Review: Leaders Eat Last – Why Some Teams Pull Together and Others Don’t by Simon Sinek

Leaders eat lastThis review first ran in The Hamilton Spectator Feb. 18.

Leaders Eat Last: Why Some Teams Pull Together and Others Don’t

By Simon Sinek

Portfolio / Penguin


If you don’t have anything nice to say, don’t say anything at all.

Good words to live by unless you’re the boss.

Gallup did a poll in 2013 that looked at employee engagement.

If you constantly criticize your employees, 22 per cent of them will be actively disengaged from their jobs. They’ll be unhappy campers who make life miserable for you, their coworkers and your customers.

But if you ignore your employees completely, 40 per cent will disengage.

“Even if we’re getting criticized, we are actually more engaged simply because we feel that at least someone is acknowledging that we exist,” says Simon Sinek, author of Leaders Eat Last and Start with Why.

Of course you know better than to freeze out or grind down your direct reports. Gallup found that if you recognize and reward your employees for a job well done, employee disengagement drops to just one per cent.

Of all your responsibilities as a leader, perhaps none is more important than putting your employees inside what Sinek calls a circle of safety. It’s your job to build, expand and defend the circle and decide who’s in and who’s out.

“When we feel the circle of safety around us, we offer our blood, sweat and tears and do everything we can to see our leader’s vision come to life. The only thing our leaders ever need to do is remember whom they serve and it will be our honour and pleasure to serve them back.”

We’re hardwired to want the safety and security of a tribe with a strong leader.  While sabre-toothed tigers no longer lurk outside our caves, it’s still a hostile world. Our organizations are under constant siege from competitors, disruptive innovations and economic downturns.

Strong leaders know we can’t face these challenges head-on if we’re also fighting fires flaring up within our organizations.

“When the people have to manage dangers from inside the organization, the organization itself becomes less able to face the dangers from outside. There is no value in building organizations that compound that danger by adding more threats from the inside.”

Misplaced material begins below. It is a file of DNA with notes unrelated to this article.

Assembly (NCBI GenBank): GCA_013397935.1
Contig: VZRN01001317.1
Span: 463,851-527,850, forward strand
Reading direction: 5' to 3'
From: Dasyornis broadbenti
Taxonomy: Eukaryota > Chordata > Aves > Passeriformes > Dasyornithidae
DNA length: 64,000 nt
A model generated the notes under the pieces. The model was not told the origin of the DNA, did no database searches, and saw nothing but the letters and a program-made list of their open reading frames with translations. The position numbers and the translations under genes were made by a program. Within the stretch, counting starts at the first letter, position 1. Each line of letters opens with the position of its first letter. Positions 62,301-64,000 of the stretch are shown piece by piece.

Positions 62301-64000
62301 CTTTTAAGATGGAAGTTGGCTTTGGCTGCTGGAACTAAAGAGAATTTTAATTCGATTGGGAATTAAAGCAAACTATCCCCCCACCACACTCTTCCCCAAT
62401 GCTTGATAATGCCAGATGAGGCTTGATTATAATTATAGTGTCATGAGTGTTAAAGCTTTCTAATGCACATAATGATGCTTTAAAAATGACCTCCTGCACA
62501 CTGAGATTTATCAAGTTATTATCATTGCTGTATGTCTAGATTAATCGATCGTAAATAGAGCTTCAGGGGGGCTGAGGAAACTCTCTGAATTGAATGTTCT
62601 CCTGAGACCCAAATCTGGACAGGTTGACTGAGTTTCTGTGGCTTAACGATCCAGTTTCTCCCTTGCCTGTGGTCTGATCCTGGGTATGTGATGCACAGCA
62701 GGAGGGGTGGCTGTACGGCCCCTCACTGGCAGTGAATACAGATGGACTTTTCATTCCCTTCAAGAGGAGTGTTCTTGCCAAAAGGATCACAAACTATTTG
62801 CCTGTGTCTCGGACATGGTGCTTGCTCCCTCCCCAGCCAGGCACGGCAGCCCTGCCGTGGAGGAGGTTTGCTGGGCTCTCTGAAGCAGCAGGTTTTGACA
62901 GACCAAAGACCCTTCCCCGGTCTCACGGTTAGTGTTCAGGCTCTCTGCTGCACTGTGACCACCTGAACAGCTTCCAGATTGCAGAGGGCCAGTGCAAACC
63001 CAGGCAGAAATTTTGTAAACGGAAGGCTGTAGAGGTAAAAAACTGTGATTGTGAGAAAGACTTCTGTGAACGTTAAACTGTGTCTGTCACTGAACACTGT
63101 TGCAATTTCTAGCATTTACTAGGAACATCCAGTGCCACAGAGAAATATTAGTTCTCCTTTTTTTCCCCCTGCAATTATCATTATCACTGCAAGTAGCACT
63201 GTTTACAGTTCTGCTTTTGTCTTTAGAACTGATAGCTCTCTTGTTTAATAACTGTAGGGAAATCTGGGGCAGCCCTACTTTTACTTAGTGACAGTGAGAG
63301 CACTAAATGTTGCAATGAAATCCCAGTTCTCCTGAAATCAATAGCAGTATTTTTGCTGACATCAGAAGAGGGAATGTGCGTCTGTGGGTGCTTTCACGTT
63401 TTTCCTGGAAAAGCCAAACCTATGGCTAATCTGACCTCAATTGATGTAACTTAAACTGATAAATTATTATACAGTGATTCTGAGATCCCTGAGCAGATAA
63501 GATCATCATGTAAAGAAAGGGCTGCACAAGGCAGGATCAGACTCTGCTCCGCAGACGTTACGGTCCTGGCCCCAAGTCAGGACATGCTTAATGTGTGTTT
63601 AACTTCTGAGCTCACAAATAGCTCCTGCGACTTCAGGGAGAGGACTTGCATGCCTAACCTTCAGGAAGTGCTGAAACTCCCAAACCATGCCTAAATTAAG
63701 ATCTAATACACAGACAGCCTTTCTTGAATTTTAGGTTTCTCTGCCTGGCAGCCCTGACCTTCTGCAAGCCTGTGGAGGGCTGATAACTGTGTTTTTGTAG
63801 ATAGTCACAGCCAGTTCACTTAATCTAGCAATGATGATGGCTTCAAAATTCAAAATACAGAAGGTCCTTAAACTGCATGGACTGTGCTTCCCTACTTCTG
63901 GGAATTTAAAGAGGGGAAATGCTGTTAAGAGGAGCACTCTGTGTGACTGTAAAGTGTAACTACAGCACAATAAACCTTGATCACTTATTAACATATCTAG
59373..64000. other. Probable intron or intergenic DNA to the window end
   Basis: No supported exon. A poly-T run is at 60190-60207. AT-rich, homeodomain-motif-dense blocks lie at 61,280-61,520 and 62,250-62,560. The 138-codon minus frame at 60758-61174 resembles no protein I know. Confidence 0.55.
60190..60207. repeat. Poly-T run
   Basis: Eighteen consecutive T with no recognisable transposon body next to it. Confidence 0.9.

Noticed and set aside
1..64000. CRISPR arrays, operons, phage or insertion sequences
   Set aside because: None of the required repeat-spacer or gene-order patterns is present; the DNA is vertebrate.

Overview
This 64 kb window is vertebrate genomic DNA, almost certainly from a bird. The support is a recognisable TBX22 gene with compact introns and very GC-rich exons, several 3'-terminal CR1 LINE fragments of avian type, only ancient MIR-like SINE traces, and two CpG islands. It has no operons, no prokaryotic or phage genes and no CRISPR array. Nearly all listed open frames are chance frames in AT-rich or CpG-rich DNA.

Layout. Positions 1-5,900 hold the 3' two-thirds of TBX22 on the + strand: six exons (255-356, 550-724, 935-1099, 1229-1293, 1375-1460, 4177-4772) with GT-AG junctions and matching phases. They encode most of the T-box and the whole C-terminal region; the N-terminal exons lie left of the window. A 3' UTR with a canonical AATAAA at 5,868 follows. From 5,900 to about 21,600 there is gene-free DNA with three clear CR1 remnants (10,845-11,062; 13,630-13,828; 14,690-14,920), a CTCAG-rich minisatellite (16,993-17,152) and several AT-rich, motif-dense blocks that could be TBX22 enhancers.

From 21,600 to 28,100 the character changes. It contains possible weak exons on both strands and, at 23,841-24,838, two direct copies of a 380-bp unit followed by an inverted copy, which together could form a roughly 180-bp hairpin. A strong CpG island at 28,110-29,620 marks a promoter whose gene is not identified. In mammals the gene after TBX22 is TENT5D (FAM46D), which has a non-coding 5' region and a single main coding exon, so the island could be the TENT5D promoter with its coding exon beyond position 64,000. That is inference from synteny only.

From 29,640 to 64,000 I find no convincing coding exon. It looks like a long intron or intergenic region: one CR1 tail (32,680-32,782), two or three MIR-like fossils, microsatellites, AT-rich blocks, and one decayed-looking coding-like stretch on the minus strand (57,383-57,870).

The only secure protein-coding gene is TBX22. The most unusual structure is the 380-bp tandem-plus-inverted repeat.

Free of infighting, hidden agendas and power plays, we don’t waste our days worrying about who’ll stick a knife in our back. Instead, we have each other’s back. We trust the people we work with. We collaborate and innovate.

“Exceptional organizations all have cultures in which the leaders provide cover from above and the people on the ground look out for each other,” says Sinek.

“It should be the goal of leadership to set a culture free of danger from each other. And the way to do that is by giving people a sense of belonging. By offering them a strong culture based on a clear set of human values and beliefs. By giving them the power to make decisions. By offering trust and empathy.”

Instead of bringing everyone into a circle of safety, weak leaders retreat to an inner circle. They look after themselves and a chosen few, leaving everyone else to fend for themselves. “Silos form, politics entrench, mistakes are covered up instead of exposed, the spread of information slows and unease soon replaces any sense of cooperation and safety.”

Weak leaders break the social contract. They take the pay and the perks but shirk the responsibility to protect those in their care. “If our leaders are to enjoy the trappings of their position in the hierarchy, then we expect them to offer us protection,” says Sinek. Strong leaders make personal sacrifices, put the well-being of others ahead of themselves and have the courage and integrity to do the right thing.

The final word goes to Lieutenant General George Flynn of the United States Marines, where the most junior marines are served first and the most senior eat last. “The cost of leadership is self-interest.”

@jayrobb lives and works in Hamilton and blogs at


Published by

Jay Robb

I've reviewed more than 500 business books for the Hamilton Spectator since 1999 and worked in public relations since 1993.

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